Maybe it's academic at this point, but there's a pretty strong line to be drawn between the femme fatale and the belle dame sans merci. The first was an act, confusing for us as we got to know the angel wearing her face more than we ever knew Caprica herself; when Caprica returned to the Cylon she returned to the second. She remembered herself to herself, cut her makeup use in half at least. The thing about the belle dame is that she's more like Peter Beagle's Lady Amalthea than his Lady Celeno: perfection and immortality are cruel by their nature, they never come to it by malice. Malice comes later, when you fall to earth.
Neither of them knew, what he was to her. A confused, half-blind saint asking for succor from an enemy of the state; Lear leaning on Cordelia's shoulder, Antigone leading Oedipus by the hand. The frightened last unicorn trying desperately to bring a soul back to fallen Zeus, both of them with more memories stolen than the ones that remained. Saul begged for Caprica's help in turning off his emotions; she responded by turning them up to eleven. She beat him bloody and made love to him, and realized something new about the world. Another wall fell down. They'd thought a lack of God's love was what prevented them all from getting pregnant. She'd championed the idea, to keep herself from weeping at night, in her loneliness and jealousy, but having made the jump to the world -- having come willingly into enemy territory for the love of a child, having been given the gift of death by Natalie -- things looked different. Her heart had begun to sew itself back together. And the only thing she'd ever wanted, since that curious, bloody day on Caprica City and further, back to the mother she never knew she forgot, supplant that long-lost memory, and enter the world forever. She would finally be a mother.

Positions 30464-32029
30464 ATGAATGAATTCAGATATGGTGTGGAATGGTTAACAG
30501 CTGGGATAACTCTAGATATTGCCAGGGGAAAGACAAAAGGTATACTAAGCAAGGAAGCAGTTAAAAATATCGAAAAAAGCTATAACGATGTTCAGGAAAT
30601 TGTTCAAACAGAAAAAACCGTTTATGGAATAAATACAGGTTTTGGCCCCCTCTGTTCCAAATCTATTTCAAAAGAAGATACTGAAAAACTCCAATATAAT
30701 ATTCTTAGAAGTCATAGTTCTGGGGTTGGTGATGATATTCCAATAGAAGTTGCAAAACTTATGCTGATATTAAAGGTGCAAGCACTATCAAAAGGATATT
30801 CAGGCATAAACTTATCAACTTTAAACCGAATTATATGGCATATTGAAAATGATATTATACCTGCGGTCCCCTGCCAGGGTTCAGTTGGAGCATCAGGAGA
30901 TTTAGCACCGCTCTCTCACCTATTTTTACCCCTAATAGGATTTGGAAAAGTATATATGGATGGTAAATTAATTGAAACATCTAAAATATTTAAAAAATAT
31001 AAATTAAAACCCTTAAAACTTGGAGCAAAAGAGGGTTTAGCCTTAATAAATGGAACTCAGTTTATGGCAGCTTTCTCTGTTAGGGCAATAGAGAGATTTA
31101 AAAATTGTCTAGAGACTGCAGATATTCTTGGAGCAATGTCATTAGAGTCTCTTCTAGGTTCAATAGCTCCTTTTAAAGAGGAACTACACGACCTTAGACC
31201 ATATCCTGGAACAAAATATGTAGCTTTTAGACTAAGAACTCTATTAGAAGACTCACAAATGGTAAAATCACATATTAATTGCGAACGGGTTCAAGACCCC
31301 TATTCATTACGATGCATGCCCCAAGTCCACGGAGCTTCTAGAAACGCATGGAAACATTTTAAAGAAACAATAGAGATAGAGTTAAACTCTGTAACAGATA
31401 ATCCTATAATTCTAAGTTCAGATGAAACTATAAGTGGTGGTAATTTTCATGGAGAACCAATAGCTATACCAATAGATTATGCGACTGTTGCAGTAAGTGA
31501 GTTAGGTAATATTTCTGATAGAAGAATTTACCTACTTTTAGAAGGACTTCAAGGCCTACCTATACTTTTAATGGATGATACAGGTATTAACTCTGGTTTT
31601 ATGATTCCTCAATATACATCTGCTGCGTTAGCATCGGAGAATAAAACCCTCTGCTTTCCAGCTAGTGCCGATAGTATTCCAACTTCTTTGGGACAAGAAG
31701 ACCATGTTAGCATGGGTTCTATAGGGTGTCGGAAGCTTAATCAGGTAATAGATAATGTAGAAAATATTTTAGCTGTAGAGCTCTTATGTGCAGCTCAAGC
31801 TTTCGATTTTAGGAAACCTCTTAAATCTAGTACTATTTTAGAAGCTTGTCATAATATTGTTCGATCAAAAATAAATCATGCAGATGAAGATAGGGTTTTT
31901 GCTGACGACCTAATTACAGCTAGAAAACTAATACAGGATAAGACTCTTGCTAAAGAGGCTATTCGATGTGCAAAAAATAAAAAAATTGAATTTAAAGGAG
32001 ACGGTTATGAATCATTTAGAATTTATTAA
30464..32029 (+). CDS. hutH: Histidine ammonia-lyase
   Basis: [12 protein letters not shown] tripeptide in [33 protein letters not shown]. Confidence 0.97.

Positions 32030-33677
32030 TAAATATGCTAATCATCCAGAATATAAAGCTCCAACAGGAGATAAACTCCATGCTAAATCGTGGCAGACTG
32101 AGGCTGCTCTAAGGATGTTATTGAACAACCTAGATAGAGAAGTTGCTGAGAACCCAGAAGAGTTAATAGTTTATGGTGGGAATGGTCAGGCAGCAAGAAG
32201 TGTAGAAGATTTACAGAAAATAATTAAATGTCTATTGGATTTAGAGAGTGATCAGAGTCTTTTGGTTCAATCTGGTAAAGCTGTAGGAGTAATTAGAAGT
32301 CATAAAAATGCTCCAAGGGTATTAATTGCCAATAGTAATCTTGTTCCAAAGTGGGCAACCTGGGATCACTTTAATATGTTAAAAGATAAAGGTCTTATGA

Act One: Fun & Games
You Are Cordially Invited To George And Martha's For An Evening Of Fun And Games
There's a hot Six doing the Maggie Chascarillo, spreading Cylon aid and comfort across the struts and walls of Galactica, holding her up and making her strong again, when Bill comes down to visit the Chief. He puts his fingers in it, touches the compound where it sits on an artist's palette. "It's gooey," the Chief explains, "But it hardens, becomes like cartilage. It's flexible, strong. It's what the Baseship's made of." Bill's fascinated, like Laura watching the Hybrid sing: "Is this alive?" Prove it.